Within electronic music the concept of ‘deep’ has always been one of the most elastic of traits, a quality that flutters on the breeze of meaning, at the mercy of the ebb and flow of whatever taste are in ascension at the time. Within house music, ‘deep’ as an end in itself, as the recognizable point of the music, probably came into being with the work of luminaries such as Larry Heard and later artists like Pepe Braddock or Ludovik Navarre. Each brought their own ideas to the mix, adding something – often almost indefinable – that reworked the meaning of what it was house could be.
Other forms of electronic music had their own deep revolutions. I’ve always thought it was profoundly noticeable within electro, particularly within the strains that emerged from Europe in the nineties where the stripped down, icy sound of producers like Anthony Rother seemed to take something of the cavernous emptiness of dub techno and feed it back over the original blueprint and the stark flow of Kraftwerk. In techno Plastikman pre-dated even electro’s new styling. The album Sheet One simply hangs in a vacuum of its own creation, the point of the music being not the 303s or the 909s, but the silence that surrounds them and the suggestion that there are forms out there within that silence that, unseen and almost unheard, are influencing how it all went together.
Gradually, though, as time has passed I’ve come to realise that the idea of deepness within electronic music is misleading. I suspect it may even be a dead end. There has been a massive move towards deep over the last couple of years both within mainstream and underground electronic music, and to me a lot of it feels as if it is missing the point. Sure, there are chord structures that ape Heard or Braddock, there are pulses of dub basslines which carve their way through the nothingness, and there are the echoed 303s blipping themselves against the wash of the vacuum, but this is all so much surface noise. It has always been a truism within music – and the thing that separates the genuine greats from everyone else – that the music is often the easy thing to emulate. What is more difficult, and the thing that seems to be so often ignored, is an attempt to understand the centre of the music, that place where all movement originates. In short, what is so often lacking is soul.
Soul is the great leveller. Without it all the jazzy fifths, all the crumbling drums and all the thick pads are just playing at it. It isn’t just deep house or techno that needs soul, of course. Dubstep or garage or acid or jazz or rock or any other music that lacks soul is bound to never be anything more than just a facsimile of an idea.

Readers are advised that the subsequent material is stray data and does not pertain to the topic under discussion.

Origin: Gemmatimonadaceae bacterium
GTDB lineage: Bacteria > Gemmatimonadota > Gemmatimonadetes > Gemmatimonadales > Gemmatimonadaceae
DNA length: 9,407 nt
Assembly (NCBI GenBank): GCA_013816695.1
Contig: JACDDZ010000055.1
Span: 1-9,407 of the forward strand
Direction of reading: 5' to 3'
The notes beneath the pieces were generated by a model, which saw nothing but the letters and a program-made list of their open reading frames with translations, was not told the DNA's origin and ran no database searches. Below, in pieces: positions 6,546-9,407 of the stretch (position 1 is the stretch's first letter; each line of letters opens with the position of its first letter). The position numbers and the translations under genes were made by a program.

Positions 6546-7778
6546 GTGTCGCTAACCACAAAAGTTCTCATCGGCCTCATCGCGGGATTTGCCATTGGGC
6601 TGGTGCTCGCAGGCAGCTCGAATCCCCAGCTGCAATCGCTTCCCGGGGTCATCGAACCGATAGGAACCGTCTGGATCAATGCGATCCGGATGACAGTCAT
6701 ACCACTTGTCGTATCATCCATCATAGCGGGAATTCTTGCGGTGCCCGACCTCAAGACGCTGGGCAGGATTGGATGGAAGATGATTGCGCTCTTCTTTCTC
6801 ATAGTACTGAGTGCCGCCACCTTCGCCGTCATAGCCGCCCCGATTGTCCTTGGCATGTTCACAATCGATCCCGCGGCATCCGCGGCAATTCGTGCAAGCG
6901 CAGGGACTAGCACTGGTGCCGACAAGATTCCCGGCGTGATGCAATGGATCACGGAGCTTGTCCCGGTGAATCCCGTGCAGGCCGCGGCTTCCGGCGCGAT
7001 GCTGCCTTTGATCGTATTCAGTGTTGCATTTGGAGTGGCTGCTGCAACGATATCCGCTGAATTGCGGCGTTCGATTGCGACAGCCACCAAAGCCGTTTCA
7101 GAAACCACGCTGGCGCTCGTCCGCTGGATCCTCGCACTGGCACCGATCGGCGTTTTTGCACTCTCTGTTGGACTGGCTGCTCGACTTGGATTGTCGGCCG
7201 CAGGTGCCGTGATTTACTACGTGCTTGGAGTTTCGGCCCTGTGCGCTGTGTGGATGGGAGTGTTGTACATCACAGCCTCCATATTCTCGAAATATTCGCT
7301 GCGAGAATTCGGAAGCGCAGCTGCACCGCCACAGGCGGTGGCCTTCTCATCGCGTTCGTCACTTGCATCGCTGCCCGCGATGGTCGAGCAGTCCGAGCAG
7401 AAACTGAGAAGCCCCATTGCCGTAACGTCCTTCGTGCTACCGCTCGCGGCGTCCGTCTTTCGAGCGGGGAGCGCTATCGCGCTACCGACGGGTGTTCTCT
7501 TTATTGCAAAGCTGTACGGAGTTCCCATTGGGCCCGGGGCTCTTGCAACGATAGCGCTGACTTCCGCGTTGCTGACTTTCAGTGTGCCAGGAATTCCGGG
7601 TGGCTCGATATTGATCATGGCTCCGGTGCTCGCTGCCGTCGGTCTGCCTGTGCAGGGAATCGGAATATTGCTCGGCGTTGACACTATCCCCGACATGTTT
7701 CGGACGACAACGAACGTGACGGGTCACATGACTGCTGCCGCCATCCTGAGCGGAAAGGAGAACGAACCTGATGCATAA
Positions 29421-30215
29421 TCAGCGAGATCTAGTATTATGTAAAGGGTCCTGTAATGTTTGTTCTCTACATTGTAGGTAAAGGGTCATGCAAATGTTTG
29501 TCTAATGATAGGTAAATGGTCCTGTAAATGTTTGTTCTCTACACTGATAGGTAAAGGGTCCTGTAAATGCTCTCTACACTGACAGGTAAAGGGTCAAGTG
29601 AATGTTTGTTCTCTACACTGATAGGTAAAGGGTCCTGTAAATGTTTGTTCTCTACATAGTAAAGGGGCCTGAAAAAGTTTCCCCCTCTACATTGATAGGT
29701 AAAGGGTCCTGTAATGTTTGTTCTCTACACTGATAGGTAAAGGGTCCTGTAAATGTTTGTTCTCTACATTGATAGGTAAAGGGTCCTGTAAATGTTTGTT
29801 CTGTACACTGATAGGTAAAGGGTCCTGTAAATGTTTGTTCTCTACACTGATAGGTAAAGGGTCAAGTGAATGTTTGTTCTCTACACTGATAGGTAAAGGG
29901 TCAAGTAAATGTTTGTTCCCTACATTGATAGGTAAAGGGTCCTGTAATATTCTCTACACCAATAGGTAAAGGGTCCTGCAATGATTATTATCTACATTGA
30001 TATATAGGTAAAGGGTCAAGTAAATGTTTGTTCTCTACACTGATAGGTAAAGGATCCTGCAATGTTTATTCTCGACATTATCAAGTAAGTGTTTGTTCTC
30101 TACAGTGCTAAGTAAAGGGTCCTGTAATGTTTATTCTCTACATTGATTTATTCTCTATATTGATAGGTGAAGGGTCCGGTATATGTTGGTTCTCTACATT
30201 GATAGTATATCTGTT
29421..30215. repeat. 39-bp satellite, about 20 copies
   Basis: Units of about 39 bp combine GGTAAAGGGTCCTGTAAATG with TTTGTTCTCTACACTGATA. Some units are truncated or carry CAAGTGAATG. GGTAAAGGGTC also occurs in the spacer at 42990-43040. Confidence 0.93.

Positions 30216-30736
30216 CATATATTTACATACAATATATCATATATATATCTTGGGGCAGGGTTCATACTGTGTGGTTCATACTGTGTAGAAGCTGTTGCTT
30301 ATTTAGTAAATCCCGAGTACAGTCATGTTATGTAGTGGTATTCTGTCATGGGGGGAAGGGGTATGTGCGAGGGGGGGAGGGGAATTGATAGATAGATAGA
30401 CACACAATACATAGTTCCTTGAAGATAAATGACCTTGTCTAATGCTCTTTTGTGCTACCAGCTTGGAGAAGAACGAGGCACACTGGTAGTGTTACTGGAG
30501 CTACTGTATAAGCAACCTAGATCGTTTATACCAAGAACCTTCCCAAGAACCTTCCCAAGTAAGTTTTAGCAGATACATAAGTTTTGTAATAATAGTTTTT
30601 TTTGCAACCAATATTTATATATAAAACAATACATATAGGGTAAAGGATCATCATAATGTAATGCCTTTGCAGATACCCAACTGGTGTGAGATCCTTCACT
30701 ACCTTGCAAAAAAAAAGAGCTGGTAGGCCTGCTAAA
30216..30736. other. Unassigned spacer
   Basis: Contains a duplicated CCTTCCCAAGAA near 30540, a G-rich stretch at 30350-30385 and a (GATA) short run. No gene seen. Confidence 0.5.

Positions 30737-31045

Claude Young’s Wind Up, a track from his Acid Wash Conflict EP on 7th City, has for me always captured a sense of soulfulness which feeds back into the music and creates an atmosphere, and an emotional state that does not require the traditional toolbox of ‘deep’ in order to feel it. At first listen it doesn’t sound as if that is one of the moods on offer. These days, when so much deep house and techno seems at pains to slow down the speed to glacial extremes, Wind Up feels thrillingly individualist, perhaps even combative, with its flying, forward momentum. But the speed of the beat brings everything together. The rhythm track – its kicks and its percussion, and the fills that border on becoming a melody of their own – brings a tautness and sense of drama that, while evocative of Ikon by May, or 8th Wander by Stacey Pullen, burns with a fire of its own. And for all its velocity it moves with a lightness that belays its weight.
It is the sythns, though, that add the true layer of emotion. Young wrote this whilst living in Edinburgh far from his native Detroit (the track is even named after a record shop in the city), and I’ve long had an image of him haunting the edge of the Meadows on a driech east coast morning with those magical, simple and descending chords already in his mind. But then, they are as full of the glimmer of Detroit’s heritage as it’s possible to be.
Through it all, it is the soul that shines. And that is the important thing. When we talk about the ways in which music is deep, let us remember what we are really saying is that is built on emotion and soul, and that without them, without that invisible core to guide the music and to provide meaning, all the perfectly planned sounds in the world are just patterns in a sequencer, no matter how correct the influences. This is deep, this is soul. High-tech and alive.